The idea is to create a turkey bigger than the size of the hand shadow on the wall. It can be your hand that your child draws, or your child’s hand that you draw – or both! This is an activity where older siblings can be involved (and free you up for older things).

This is a fine motor skill activity, that sneaks in a little bit of science too. Here is a great collection of images illustrating different turkey hands.  [Image source: JibJab Thanksgiving eCard]

Create a Gratitude Collage

gratitude collageGiving thanks is at the heart of this holiday, and this project gives everyone a chance to share what the things for which they’re grateful. Each family member makes his or her own collage or you create a wall mural to which everyone contributes.

  • Cut out images or words from magazines, catalogs, or (parent-approved) websites.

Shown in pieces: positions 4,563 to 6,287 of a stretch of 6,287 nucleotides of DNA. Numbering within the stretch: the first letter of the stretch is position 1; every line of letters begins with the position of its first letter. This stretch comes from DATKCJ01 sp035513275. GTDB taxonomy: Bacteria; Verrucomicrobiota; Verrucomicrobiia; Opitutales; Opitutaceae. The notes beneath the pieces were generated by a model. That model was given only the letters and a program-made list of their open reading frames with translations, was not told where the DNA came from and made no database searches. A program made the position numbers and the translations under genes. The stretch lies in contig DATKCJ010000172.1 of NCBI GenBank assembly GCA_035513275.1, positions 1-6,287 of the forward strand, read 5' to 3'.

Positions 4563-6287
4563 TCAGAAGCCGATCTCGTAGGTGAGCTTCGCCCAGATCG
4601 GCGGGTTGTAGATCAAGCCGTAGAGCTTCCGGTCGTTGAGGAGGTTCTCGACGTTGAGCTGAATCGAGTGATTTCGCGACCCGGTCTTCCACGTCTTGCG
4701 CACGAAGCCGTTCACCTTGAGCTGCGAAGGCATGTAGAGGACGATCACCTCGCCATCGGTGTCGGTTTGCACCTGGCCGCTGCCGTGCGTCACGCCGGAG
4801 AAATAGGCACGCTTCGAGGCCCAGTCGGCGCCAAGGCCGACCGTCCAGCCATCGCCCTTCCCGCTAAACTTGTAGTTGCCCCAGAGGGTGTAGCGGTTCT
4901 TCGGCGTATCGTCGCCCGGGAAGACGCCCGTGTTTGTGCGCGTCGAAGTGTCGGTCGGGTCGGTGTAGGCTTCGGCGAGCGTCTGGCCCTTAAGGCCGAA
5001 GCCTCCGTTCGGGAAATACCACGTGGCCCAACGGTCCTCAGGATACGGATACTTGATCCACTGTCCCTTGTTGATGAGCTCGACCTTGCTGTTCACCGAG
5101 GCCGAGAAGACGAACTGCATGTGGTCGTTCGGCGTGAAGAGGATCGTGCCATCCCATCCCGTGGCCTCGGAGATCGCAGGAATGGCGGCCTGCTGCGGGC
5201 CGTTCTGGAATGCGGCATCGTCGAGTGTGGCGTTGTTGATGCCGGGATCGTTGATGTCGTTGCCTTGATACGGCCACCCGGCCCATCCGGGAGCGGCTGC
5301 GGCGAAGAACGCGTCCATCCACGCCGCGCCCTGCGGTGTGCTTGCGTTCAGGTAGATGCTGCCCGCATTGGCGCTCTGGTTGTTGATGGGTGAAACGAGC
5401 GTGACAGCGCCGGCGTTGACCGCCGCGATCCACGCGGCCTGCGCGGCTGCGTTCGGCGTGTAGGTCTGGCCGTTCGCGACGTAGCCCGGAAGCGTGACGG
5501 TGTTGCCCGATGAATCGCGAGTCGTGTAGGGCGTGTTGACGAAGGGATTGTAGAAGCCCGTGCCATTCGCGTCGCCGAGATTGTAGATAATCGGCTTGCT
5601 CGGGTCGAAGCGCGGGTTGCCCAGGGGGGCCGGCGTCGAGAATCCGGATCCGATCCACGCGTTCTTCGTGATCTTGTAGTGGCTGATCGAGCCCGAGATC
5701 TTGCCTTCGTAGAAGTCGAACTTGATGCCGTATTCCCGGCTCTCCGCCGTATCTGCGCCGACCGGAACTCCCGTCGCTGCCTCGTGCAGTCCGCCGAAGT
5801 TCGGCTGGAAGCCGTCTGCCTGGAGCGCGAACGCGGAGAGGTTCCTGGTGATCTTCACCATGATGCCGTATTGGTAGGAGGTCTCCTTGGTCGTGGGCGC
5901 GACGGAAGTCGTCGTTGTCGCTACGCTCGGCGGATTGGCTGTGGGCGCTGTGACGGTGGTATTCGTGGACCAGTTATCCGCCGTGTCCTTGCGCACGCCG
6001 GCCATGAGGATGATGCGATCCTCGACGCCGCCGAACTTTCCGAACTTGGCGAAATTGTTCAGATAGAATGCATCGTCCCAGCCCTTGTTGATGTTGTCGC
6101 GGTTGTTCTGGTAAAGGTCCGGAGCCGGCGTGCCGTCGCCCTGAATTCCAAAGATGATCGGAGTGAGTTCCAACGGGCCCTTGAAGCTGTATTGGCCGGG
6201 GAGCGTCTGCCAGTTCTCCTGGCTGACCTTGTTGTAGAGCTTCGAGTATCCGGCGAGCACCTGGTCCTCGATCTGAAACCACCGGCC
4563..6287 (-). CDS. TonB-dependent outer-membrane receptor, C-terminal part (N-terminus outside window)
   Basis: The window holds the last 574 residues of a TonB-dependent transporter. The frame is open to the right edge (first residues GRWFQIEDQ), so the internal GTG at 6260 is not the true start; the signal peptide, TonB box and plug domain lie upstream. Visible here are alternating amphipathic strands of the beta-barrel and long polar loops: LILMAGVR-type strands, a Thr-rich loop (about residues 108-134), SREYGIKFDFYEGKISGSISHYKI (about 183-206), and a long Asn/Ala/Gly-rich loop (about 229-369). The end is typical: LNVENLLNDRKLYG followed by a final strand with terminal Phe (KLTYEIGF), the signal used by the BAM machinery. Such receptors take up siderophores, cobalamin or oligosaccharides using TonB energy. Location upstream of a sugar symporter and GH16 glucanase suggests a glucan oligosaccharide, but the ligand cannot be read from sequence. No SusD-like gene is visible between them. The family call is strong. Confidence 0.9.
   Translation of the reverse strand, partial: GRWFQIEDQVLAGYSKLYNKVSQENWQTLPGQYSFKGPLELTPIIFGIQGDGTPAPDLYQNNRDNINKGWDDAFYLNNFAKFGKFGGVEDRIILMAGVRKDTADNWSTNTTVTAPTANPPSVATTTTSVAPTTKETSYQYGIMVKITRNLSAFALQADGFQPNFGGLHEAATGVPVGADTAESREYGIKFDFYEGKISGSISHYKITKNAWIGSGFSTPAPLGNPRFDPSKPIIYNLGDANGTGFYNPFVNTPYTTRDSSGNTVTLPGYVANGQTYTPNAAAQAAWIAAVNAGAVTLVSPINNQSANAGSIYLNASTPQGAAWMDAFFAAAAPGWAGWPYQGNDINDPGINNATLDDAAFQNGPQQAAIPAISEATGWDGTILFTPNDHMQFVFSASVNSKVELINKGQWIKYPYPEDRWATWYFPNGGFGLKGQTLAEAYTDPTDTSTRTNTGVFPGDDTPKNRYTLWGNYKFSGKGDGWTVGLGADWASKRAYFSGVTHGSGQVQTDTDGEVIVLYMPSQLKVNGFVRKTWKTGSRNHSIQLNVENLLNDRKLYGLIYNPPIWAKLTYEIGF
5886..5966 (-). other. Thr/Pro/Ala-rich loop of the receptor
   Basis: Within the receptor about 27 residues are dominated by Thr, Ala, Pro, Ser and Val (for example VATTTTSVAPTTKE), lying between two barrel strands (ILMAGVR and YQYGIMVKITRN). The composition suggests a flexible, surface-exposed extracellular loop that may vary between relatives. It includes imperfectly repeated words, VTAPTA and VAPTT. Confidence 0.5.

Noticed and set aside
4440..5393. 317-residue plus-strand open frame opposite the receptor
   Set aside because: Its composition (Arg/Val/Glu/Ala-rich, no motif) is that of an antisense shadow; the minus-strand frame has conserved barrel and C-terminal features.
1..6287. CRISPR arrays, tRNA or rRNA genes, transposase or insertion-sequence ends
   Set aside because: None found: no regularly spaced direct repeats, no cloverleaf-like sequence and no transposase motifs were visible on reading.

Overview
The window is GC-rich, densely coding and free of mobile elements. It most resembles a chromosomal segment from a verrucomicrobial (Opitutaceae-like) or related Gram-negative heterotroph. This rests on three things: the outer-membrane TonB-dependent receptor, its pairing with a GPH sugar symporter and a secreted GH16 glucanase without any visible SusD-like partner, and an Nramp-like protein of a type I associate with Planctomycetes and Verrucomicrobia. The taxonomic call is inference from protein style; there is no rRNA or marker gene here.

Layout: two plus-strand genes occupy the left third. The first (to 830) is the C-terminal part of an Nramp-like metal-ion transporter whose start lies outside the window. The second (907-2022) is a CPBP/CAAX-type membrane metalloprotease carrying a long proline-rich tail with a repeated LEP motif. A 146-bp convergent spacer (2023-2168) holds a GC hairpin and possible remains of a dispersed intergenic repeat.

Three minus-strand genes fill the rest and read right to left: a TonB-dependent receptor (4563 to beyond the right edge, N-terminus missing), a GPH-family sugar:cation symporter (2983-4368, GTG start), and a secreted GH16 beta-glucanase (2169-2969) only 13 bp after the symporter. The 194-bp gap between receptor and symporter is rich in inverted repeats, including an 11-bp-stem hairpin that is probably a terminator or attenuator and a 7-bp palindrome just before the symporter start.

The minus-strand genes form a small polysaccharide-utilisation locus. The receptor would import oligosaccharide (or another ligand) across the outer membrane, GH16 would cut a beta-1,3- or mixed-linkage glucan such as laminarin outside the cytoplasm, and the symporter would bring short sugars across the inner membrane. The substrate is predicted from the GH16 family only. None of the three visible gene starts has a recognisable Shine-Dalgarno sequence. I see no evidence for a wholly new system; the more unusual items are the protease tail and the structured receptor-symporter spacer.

• Create original drawings by hand or with a drawing program.
  • Use Word Art or hand-draw words that express gratitude.
  • Combine any / all of the above.

Smilebox.com has templates for Gratitude Collages, from simple card-like presentations to slideshows.

Two Bonus ideas:

  • make the collages the size of a place mat and use them on your Thanksgiving table.
  • Use the initial letters of the word “Thanksgiving” as the foundation for expressing gratitude.

[Image credit: KateWares.com]

Your turn …

What are some of the fun ways you’re going to have a side of literacy this Thanksgiving?

Say What? Reading Double Speak

reading with kids fun with wordsWere you thinking this is an article about some of the conflicting data about literacy theory? Sorry to disappoint! This is our Reading with Kids Series, where we celebrate books that engage young listeners and readers with the experience of reading. We have had fun with words and books that make you laugh out loud.

Next up: books that explore the multiple meanings of words. Say what? Yep! As our title suggests, words can have many meanings. Weave them together into a story and Voila!

These are some our favorite books that play with words in ways that make the reader think and laugh!